The Reaper: emotional anti-climax
by Vladan Petkovic
- Zvonimir Jurić’s latest movie was screened in the Contemporary World Cinema section of Toronto 2014 as an international premiere
Croatian director Zvonimir Jurić’s new film The Reaper [+see also:
interview: Zvonimir Jurić
film profile] had its international premiere in the Contemporary World Cinema section of TIFF 2014. The film previously won Golden Arena awards for Best Cinematography for Branko Linta, Best Actor in a Leading Role for Ivo Gregurević and Best Actor in a Supporting Role for Igor Kovač at Croatia’s national Pula Film Festival in July. Indeed, the awards reflect the film’s strongest points.
Best known as the co-director of The Blacks [+see also:
interview: Zvonimir Juric, Goran De…
film profile], Jurić again tackles the theme of war in Croatia, but this time around, he builds a plot out of its consequences for individuals and local communities, through three interconnected storylines.
At the centre of the story is Ivo (Gregurević), a man in his 60s, living and working at a farming complex in a small town. The film opens one night when a woman (Mirjana Karanović) runs out of petrol in the vicinity. Ivo is working there with his tractor and offers to take her to the nearest petrol station. There she learns from the attendant, Josip (Kovač), that 20 years ago, Ivo went to prison because of rape. Although shocked, she decides to trust the man.
Later, Josip heads over to the bar, where his brother is celebrating the fact that his girlfriend is six months pregnant. When a friend tries to hook Josip up with a girl from Zagreb, he reacts violently and causes a scene, clearly worried by what is happening with Ivo and the woman – and the fact he called the police when he saw them.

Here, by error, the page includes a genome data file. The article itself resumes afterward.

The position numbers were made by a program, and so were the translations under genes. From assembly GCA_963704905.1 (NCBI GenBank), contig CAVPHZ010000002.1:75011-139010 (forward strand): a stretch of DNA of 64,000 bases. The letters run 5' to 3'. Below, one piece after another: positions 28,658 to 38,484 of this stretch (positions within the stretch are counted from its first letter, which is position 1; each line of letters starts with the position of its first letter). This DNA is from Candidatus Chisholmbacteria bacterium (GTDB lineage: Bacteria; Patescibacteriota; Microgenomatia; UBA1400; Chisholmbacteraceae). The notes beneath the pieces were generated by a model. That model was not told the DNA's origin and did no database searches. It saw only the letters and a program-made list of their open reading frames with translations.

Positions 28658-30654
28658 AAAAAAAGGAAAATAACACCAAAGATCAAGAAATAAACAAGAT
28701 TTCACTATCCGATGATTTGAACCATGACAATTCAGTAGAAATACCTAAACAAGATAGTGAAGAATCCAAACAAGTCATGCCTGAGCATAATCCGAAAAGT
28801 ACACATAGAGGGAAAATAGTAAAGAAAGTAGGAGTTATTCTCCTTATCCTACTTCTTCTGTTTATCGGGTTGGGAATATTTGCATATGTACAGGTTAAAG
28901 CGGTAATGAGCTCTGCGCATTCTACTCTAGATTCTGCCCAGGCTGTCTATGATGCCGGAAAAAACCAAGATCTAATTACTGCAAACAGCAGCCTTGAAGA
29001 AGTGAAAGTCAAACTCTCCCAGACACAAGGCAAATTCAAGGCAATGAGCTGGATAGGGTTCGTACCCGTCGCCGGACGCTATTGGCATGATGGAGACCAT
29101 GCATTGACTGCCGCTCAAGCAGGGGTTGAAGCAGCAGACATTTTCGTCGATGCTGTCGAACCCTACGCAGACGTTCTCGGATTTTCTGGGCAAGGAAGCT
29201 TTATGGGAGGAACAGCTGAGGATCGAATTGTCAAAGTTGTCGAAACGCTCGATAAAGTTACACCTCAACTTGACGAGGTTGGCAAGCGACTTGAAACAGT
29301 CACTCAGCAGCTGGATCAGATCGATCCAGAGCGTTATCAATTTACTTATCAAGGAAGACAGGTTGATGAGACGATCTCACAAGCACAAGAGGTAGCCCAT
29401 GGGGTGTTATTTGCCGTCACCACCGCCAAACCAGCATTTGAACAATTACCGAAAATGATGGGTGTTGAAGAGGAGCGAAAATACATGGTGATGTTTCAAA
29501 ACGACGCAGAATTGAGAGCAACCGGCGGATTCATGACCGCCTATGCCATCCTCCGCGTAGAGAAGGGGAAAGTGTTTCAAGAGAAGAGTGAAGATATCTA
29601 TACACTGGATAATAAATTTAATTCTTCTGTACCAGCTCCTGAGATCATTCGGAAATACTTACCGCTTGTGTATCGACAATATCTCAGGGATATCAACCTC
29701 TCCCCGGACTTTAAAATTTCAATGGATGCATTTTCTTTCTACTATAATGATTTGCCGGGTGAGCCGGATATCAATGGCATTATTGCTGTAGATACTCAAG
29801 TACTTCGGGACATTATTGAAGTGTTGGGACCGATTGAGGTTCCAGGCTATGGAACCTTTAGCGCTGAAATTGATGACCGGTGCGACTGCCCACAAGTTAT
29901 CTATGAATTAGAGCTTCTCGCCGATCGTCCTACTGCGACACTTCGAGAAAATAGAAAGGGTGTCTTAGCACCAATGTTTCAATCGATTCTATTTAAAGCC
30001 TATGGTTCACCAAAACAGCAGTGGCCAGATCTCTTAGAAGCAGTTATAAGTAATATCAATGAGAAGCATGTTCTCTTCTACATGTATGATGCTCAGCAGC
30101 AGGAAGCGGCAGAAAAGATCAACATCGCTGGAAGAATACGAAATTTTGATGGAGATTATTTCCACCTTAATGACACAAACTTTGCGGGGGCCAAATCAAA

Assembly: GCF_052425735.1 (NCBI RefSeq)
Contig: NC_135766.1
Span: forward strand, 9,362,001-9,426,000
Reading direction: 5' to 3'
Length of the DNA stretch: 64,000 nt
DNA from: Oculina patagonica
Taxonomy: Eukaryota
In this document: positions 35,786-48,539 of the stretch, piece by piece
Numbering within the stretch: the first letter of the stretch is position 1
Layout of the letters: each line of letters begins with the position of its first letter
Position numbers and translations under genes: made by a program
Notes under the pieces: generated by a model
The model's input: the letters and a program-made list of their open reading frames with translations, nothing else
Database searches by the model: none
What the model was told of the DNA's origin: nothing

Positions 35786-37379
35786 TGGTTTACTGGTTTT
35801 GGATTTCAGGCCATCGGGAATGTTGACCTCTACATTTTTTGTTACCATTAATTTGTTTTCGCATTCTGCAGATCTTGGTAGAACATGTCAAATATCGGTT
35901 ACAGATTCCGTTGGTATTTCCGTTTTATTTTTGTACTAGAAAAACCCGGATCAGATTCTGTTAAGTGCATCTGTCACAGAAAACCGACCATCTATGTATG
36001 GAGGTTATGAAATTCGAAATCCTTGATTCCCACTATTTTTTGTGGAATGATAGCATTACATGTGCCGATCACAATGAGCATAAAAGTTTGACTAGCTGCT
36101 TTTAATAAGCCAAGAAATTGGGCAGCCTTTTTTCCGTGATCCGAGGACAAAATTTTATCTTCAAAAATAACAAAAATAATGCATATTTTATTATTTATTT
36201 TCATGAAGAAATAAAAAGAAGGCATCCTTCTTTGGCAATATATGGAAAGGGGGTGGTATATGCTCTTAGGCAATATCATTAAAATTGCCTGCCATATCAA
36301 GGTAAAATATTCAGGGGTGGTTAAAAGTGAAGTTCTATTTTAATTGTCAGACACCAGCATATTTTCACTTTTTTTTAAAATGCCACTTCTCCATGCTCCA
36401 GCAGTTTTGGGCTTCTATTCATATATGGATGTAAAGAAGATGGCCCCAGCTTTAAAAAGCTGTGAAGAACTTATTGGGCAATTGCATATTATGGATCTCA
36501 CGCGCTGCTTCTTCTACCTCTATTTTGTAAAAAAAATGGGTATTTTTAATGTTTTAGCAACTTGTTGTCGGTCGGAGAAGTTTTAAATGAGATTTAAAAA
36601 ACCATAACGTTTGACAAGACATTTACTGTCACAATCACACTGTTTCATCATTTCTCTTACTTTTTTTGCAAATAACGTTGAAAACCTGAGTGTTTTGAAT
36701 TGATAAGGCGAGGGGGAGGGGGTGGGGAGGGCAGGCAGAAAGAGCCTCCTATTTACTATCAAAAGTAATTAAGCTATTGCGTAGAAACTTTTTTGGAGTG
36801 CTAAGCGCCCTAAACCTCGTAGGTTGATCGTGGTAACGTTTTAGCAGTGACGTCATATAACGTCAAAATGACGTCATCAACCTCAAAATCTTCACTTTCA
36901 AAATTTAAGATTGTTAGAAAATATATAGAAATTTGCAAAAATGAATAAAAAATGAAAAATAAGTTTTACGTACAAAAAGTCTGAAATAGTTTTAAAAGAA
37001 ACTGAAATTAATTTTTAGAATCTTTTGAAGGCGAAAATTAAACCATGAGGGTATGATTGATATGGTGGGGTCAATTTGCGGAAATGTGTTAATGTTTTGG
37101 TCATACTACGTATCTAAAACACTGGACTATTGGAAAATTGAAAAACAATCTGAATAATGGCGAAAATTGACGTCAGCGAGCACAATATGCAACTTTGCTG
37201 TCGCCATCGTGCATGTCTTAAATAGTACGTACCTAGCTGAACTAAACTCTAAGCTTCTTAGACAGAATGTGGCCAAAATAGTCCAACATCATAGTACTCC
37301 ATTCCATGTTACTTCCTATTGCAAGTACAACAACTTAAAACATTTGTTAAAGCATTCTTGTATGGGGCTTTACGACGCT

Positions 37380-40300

Krešo (Nikola Ristanovski) is one of the policemen who answered Josip’s call, and the third storyline is about his family situation. His wife is unemployed and spends most of her time taking care of their sick infant child. This part brings the film to its emotional anti-climax, and might leave viewers dissatisfied – but Jurić is clearly not going for an audience-pleasing effect.
The director is primarily interested in the consequences of the past, whether it’s Ivo’s stigma or the community forever marked by the horrors of war. As Gregurević plays him with his subtle intensity, Ivo could just as well be a decent person, but retains an air of danger for the viewer, just as he does for the film’s characters.
The troubled, almost eerie atmosphere owes a lot to the fact that the whole film takes place over one night, and these nocturnal images are exquisitely handled by Linta, who showed prowess for such ambiance in The Blacks. Particularly effective are the shots in which Ivo's four tractor headlights beam intensely through the dark towards the camera, harking back to horror-film tropes, and the interiors of his meagre quarters, as well as Krešo's house with its run-down furniture and carpets sporting decades-old stains.